Thornborough Henges - Tarmac's Quarry Application Refused

By Richard Moss | 21 February 2006
Shows an aerial photograph of the central henge at Thornborough. It is a grassed over circle with a clear raised outline on which there a trees dotted around.

Tarmac's application for an extension to its quarrying operations at Ladybridge Farm near Thornborough Henges has been rejected. © English Heritage

A North Yorkshire County Council committee has rejected proposals by Tarmac to extend its Nosterfield Quarry development into the Ladybridge Farm site adjacent to Thornborough Henges in North Yorkshire.

The application by Tarmac Northern Ltd was rejected by a majority of 6 to 3 at a meeting of the County Council’s planning and regulatory functions committee at Masham Town Hall on February 21 2006.

They concluded that the application went against North Yorkshire’s mineral local plan because the location and scale of the quarrying would have an adverse impact on “nationally important archaeological remains.”

County Councillor John Fletcher, who chaired the meeting, said: “This was a hard decision to reach but the committee gave full consideration to the well articulated arguments from both sides before coming to their conclusion.”

shows an aerial photograph of Thornborough Henges. It appears as a series of circular shaped mounds linked by earthen roadways and surrounded by fields.

Thornborough Henges is a series of Neolithic earthworks which once formed part of a ritual landscape. © English Heritage

Following the decision, an English Heritage spokesperson said: “We are pleased that this application has been refused as we believe that nationally important archaeology would have been destroyed by the extension of Nosterfield Quarry.”

Thornborough Henges, which comprise three linked earthworks, is considered to be one of the most important and best-preserved prehistoric sites in the country. Although the Henges themselves are protected and not under threat the archaeological value of the surrounding landscape, which includes the Ladybridge site, has been hotly debated.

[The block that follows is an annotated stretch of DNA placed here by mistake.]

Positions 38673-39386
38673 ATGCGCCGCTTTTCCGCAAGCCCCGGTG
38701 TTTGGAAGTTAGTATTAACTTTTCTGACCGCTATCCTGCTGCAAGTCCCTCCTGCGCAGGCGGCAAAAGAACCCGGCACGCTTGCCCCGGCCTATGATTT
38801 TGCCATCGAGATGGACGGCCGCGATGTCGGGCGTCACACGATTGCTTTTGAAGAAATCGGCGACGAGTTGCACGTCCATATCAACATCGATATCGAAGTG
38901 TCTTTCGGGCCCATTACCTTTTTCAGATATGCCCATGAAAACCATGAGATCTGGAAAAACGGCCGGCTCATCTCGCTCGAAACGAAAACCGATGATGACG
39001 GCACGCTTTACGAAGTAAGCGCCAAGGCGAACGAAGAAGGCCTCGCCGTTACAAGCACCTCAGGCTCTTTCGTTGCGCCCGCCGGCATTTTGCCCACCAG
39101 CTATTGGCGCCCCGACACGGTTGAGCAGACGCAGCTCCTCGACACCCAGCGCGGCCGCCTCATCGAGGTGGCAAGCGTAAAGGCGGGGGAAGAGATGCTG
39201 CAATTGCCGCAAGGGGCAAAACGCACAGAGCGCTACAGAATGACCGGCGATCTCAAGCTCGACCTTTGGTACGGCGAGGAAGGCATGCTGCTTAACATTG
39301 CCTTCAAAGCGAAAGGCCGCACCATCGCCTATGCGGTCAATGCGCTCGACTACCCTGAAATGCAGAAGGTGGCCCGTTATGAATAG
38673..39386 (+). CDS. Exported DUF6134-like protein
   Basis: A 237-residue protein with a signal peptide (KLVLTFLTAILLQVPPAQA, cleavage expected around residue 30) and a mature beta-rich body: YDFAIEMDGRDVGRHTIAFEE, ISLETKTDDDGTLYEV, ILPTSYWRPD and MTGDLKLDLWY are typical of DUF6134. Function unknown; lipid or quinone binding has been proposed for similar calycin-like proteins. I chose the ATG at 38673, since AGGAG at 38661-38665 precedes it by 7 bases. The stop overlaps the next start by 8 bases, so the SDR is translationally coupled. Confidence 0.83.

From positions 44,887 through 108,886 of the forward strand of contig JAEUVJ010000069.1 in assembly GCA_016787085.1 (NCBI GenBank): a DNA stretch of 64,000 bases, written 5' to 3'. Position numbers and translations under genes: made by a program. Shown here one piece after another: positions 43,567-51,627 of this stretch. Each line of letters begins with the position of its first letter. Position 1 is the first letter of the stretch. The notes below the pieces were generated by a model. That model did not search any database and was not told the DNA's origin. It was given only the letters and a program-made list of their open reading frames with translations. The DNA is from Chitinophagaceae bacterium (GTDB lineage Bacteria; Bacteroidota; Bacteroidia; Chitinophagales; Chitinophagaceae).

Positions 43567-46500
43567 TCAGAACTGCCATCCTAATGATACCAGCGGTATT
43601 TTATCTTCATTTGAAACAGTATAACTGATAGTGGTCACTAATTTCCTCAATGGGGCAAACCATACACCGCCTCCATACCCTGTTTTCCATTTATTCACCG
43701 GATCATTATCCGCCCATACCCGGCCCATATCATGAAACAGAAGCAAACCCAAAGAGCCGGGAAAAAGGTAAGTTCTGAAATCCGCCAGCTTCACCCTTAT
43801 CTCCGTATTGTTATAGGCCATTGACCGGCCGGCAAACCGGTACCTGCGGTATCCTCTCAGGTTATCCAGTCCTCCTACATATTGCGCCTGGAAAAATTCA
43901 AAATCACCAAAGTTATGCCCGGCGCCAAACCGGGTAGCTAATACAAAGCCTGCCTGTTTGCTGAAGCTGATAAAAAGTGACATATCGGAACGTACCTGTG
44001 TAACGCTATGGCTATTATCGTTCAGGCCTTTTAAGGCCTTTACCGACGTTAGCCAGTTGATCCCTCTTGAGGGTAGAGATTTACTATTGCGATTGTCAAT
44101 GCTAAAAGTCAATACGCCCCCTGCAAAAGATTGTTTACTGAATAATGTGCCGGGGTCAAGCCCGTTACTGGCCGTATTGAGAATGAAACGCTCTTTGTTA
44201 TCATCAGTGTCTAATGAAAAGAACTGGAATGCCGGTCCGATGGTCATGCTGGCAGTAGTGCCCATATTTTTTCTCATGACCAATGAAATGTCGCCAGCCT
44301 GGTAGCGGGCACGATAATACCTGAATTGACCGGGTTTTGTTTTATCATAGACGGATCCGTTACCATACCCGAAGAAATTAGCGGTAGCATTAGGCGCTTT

The council’s decision has been preceded by a long fought battle between Tarmac and an amalgamation of opponents including English Heritage, the Council for British Archaeology and pressure groups The Friends of Thornborough and Timewatch.

For Tarmac, estates manager Bob Nicholson vowed to appeal against the decsion. “We believe that the advice given by English Heritage is based on interpretation about the status of archaeology at Ladybridge,” he said, “and their assertion of national importance is not supported by factual evidence.”

shows an aerial shot of the Thornborough Henges.

© English Heritage

“We maintain that our application is both justified and reasonable and we will mount a robust case for its approval at appeal," he added, "when we hope that factual evidence will prevail over mythical invention.”

An original planning decision was deferred in September 2005 to allow further surveys to determine whether the area was of national archaeological significance.

The resulting independent report, commissioned by Tarmac, concluded that archaeological remains at Ladybridge were not of national significance, a claim that was refuted by English Heritage.

“We will continue to work with NYCC, local landowners, including Tarmac, and other parties to further the positive management of the Thornborough landscape,” added the English Heritage spokesperson.

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